A Glut of Marketing

Heard the good news about Memphis? Well, no wonder.



Mayor A C Wharton has hired a new brand manager, but Memphis is hardly suffering from a lack of marketing.

A catalog of the groups promoting specific attributes and Memphis in general suggests there is already quite a bit of overlap.

There are at least 10 tax-exempt nonprofit organizations with full-time executive directors — some of them making more than $200,000 a year — that manage an office, do fund-raising, and work for the betterment of Memphis as defined in their mission statements. That's in addition to neighborhood and civic groups and churches staffed by volunteers.

A historic turning point in Memphis image management came after the assassination of Martin Luther King Jr. in 1968. Two weeks later, Time magazine called Memphis a "decaying river town" and "a Southern backwater." The terms stuck. In the 1970s, image management was in the hands of a chamber of commerce that was broke and homeless and a group called Future Memphis with heavy representation from the Memphis Country Club.

The 1979 Jobs Conference, inspired by then-Governor Lamar Alexander, Memphis banker Ron Terry, and the Memphis NAACP, was determined to redefine civic betterment and bring in younger and more diverse supporters.

One of the groups it spawned was Leadership Memphis, which is still around and selects a new leadership class each year. Its mission is "develop new and innovative ways to connect and create more community leaders." A similar group, which also traces its roots to the Jobs Conference, is the Leadership Academy, formerly called Goals for Memphis. It bills itself as "a one-stop shop for leadership development."

A more recent leadership group is MPACT Memphis, most of whose 800 members are under the age of 40.

The most elite leadership organization is Memphis Tomorrow, an invitation-only group of CEOs of large local companies. Clout in the boardroom, however, does not always translate to clout in the public arena. Its most recent effort was the failed consolidation referendum.

If you consider yourself leadership material and have never been invited to join one of these groups, then you might want to move or reconsider your career path.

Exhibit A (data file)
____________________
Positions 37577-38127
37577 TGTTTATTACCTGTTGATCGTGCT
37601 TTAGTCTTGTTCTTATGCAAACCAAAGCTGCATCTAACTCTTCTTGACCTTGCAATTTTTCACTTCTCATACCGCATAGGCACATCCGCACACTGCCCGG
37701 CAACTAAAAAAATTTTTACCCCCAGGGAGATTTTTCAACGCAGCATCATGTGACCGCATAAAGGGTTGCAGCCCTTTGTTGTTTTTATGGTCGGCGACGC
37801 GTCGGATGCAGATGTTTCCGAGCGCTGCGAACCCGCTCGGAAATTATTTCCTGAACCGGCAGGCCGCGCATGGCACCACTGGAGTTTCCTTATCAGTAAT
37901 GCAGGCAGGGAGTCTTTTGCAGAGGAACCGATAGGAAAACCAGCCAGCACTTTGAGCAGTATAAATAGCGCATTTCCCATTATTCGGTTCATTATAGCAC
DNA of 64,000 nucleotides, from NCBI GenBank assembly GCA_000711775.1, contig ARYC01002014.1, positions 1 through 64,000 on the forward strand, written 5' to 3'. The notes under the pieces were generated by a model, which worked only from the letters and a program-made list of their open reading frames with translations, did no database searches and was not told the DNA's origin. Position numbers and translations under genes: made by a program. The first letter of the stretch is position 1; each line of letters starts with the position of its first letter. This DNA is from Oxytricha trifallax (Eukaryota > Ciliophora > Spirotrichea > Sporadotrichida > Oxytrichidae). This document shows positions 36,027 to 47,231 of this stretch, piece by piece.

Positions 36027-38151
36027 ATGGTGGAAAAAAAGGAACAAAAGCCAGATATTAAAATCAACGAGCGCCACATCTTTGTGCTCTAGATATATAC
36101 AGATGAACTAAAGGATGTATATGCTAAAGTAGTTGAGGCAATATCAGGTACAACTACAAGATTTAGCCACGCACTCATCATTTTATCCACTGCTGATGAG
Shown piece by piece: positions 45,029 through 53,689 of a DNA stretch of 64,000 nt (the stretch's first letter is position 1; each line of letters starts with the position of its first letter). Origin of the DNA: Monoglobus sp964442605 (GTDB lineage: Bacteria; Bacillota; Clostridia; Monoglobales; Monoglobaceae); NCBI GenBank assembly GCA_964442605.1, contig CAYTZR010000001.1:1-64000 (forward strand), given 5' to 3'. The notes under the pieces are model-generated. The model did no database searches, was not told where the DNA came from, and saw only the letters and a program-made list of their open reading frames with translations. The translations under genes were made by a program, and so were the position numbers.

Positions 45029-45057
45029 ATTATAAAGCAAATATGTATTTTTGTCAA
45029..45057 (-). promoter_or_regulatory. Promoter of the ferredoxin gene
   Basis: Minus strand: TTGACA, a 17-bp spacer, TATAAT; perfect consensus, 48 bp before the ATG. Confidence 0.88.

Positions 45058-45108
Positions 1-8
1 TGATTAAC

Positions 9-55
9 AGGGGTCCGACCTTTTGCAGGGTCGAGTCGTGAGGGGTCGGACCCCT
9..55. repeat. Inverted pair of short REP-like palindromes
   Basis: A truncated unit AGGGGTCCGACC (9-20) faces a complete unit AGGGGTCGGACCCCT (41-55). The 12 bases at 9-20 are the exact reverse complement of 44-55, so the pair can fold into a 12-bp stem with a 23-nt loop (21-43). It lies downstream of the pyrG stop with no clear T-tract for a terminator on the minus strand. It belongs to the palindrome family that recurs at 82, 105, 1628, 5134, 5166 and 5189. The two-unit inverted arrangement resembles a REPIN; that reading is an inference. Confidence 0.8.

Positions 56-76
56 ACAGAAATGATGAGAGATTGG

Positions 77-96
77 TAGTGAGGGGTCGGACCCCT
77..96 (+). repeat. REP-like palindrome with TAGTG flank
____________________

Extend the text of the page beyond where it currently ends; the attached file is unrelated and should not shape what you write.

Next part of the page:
There is more, however. Much more.

Two nonprofits, the Blues Foundation and Beale Street Caravan, promote our musical heritage as well as contemporary musicians. In the for-profit sector, there's Graceland and Elvis Presley Enterprises. Memphis in May specializes in music, the river, barbecue, and international culture and travel.

The Coalition for a Better Memphis specializes in voter education.

Clean Memphis, as the name suggests, is a nonprofit group that does clean-up projects in blighted areas. It should not be confused with Livable Memphis, which promotes "sustainable communities," or the Memphis City Beautiful Commission, which was founded in 1930 and is "the oldest beautification commission in the United States," with an unpaid 35-member board and a nonprofit fund-raising arm called Friends of City Beautiful.

EmergeMemphis, a relative newcomer, bills itself as "the focal point for entrepreneurial activity in the Mid-South" and "a general business and technology-based incubator."

Business development, of course, is also the objective of the Greater Memphis Chamber of Commerce. Executive director John Moore earned $314,000 last year, five times as much as the city's new brand manager. Among other things, the chamber publishes a best-foot-forward magazine called Memphis Crossroads that can draw on the services of four marketing specialists on staff.

Iconic Memphis institutions and events have their own full-time marketing staffs. They include St. Jude Children's Research Hospital, the Liberty Bowl Football Classic, the Southern Heritage Classic, University of Memphis athletic teams, the Memphis Zoo, and the Memphis Brooks Museum of Art.

Divisions of city government with specialists spreading the good news include the library and the Division of Park Services.

To make sure that outsiders are aware of the fun things to see and do in Memphis, there's the Memphis Convention and Visitors Bureau, the Riverfront Development Corporation, and the Center City Commission — all of them staffed with marketing specialists making six-figure salaries.

Want to make a movie in or about Memphis? Then avail yourself of the services of the Memphis and Shelby County Film and Television Commission, a nonprofit with an executive salary paid by Shelby County and supplemented by the board.

Did I leave anything out? Probably. But the biggest challenge for our Memphis brand manager may be finding a fresh niche.

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